In addition to many other emerging topics within dentistry, one highlight of this year’s ADA annual session was women’s education.
“Taking Care of #1: An Interactive Women’s Panel,” a 3-hour program, took place last Friday afternoon in Denver. The panel featured Drs. Barbara Steinberg, Ann Spolarich, and Laura D. Braswell, as well as dental hygienist Judy Bendit. The panel examined the physical, emotional, and social issues involved with staying healthy while achieving fulfillment, balance, and success in the lives of female dentists and dental hygienists, said Dr. Steinberg, its moderator.
Dr. Steinberg is a clinical professor of surgery at Drexel University College of Medicine, as well as adjunct associate professor of oral medicine at the University of Pennsylvania School of Dental Medicine. She is an internationally invited lecturer in the field of dental treatment of the medically compromised patient and women’s health. “We want women to participate, to pick our brains, and to share with us,” she said of the panel.
Ms. Bendit is on the faculty at the Temple University School of Dentistry and spoke on ergonomics. “Everyone has developed bad habits when it comes to ergonomics, but women have more challenges because most of the [dental] equipment was designed by men for men,” she said. “This program reviewed many of the concepts and products that are new or re-engineered to help us work smarter, not harder, and ultimately feel better.”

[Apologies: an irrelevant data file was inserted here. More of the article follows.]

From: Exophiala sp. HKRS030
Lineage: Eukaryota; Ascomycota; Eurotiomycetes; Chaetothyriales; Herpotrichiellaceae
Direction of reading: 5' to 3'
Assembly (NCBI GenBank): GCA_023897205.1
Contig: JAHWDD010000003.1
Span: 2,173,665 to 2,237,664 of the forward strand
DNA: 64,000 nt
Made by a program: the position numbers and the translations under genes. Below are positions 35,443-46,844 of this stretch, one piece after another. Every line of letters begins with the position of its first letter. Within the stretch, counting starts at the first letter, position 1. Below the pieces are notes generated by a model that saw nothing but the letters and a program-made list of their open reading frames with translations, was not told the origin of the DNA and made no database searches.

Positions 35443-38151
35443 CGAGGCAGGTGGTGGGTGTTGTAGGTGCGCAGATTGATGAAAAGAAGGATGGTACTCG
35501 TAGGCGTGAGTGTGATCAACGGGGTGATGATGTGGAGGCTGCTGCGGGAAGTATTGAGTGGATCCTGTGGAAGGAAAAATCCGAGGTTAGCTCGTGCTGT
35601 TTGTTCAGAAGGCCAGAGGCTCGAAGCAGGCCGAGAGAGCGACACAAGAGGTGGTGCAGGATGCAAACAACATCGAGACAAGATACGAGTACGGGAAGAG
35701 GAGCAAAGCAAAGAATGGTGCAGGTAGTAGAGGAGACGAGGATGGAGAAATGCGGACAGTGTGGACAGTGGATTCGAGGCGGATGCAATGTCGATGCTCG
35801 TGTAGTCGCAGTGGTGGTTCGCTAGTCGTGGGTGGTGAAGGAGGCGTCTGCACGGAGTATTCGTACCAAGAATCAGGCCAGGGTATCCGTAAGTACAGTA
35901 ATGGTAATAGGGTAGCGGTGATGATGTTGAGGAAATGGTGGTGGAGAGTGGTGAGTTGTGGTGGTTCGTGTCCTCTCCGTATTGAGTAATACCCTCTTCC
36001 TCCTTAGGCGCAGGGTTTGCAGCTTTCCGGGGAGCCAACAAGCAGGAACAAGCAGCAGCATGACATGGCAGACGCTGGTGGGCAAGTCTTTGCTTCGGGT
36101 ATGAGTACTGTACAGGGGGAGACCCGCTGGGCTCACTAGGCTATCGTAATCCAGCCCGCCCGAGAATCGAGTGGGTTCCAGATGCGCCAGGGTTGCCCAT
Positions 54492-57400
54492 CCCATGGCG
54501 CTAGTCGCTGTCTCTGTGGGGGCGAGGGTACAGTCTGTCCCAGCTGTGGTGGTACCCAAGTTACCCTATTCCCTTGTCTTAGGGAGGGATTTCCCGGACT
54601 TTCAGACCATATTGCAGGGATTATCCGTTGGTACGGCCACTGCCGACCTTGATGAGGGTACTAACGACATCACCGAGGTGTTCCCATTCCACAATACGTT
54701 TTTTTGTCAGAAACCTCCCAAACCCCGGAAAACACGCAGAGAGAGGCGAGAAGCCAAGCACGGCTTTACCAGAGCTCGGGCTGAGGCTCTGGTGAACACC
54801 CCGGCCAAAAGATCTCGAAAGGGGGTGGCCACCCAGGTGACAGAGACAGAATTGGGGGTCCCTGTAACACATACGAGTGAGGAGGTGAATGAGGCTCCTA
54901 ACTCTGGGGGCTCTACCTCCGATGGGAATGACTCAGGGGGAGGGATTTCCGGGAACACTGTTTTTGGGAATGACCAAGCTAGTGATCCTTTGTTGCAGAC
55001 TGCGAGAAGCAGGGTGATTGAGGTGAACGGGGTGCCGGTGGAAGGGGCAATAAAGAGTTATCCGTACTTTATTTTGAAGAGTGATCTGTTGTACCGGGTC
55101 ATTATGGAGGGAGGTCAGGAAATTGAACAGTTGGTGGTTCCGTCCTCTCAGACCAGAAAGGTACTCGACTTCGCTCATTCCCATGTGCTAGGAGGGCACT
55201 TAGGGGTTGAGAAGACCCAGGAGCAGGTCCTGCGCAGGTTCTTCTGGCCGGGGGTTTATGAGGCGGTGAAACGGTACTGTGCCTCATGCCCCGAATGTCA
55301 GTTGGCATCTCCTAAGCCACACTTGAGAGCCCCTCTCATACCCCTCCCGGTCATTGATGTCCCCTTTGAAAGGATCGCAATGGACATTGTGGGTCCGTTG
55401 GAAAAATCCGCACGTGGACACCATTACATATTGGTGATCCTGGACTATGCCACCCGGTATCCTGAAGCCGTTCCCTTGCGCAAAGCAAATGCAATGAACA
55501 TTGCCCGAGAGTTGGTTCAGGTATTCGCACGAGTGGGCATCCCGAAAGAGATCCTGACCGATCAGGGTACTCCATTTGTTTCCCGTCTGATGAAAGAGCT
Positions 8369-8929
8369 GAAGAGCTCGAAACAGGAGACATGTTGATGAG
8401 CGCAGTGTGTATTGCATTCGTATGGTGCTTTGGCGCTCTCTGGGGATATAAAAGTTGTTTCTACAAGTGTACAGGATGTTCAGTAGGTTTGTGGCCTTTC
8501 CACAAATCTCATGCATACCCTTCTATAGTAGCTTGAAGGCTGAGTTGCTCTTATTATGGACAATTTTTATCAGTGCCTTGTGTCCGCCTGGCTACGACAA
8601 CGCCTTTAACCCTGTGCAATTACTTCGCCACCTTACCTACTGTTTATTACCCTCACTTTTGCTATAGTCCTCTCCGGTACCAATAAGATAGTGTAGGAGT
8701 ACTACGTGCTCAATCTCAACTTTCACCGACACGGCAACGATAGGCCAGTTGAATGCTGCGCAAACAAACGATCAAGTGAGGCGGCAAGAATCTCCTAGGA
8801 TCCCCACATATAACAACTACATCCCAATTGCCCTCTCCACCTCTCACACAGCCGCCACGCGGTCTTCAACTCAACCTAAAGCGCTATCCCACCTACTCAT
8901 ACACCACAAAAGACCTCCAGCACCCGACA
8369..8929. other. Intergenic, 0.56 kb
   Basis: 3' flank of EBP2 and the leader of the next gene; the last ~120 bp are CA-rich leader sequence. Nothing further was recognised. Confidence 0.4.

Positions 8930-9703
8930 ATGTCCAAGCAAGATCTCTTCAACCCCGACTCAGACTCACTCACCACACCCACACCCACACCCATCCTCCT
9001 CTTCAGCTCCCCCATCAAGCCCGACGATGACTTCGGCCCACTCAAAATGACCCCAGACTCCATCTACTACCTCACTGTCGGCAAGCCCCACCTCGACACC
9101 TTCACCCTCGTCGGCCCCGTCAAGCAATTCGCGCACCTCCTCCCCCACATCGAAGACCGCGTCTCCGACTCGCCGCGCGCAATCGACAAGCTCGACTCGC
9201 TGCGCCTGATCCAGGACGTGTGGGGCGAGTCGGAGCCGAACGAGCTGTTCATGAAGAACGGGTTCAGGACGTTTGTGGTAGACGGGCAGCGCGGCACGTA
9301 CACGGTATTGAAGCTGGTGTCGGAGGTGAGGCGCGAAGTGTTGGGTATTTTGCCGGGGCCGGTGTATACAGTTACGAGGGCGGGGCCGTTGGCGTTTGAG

Dr. Braswell, adjunct faculty member at the Dental College of Georgia at Augusta University and at Emory University in Atlanta, is also the staff dentist for Zoo Atlanta and the Georgia Aquarium, and she spoke on balancing work and life. “Surviving the peaks and valleys of life is difficult, especially when you are trying to balance a career and family along with your own mental and physical health,” she said.
Dr. Spolarich is a practicing dental hygienist as well as a physiologist. She is a professor and course director of clinical medicine and pharmacology and director of research at the Arizona School of Dentistry and Oral Health, and spoke about stress. “Women are highly susceptible to stress-related illnesses and are at risk for developing poor coping behaviors,” she said. “Positive coping skills and stress reduction strategies will be explored to help women stay physically, emotionally and spiritually healthy.”
The panel was a huge success, with no empty seats to be found. For more information about panels such as this at future meetings, keep watching dentistrytoday.com.
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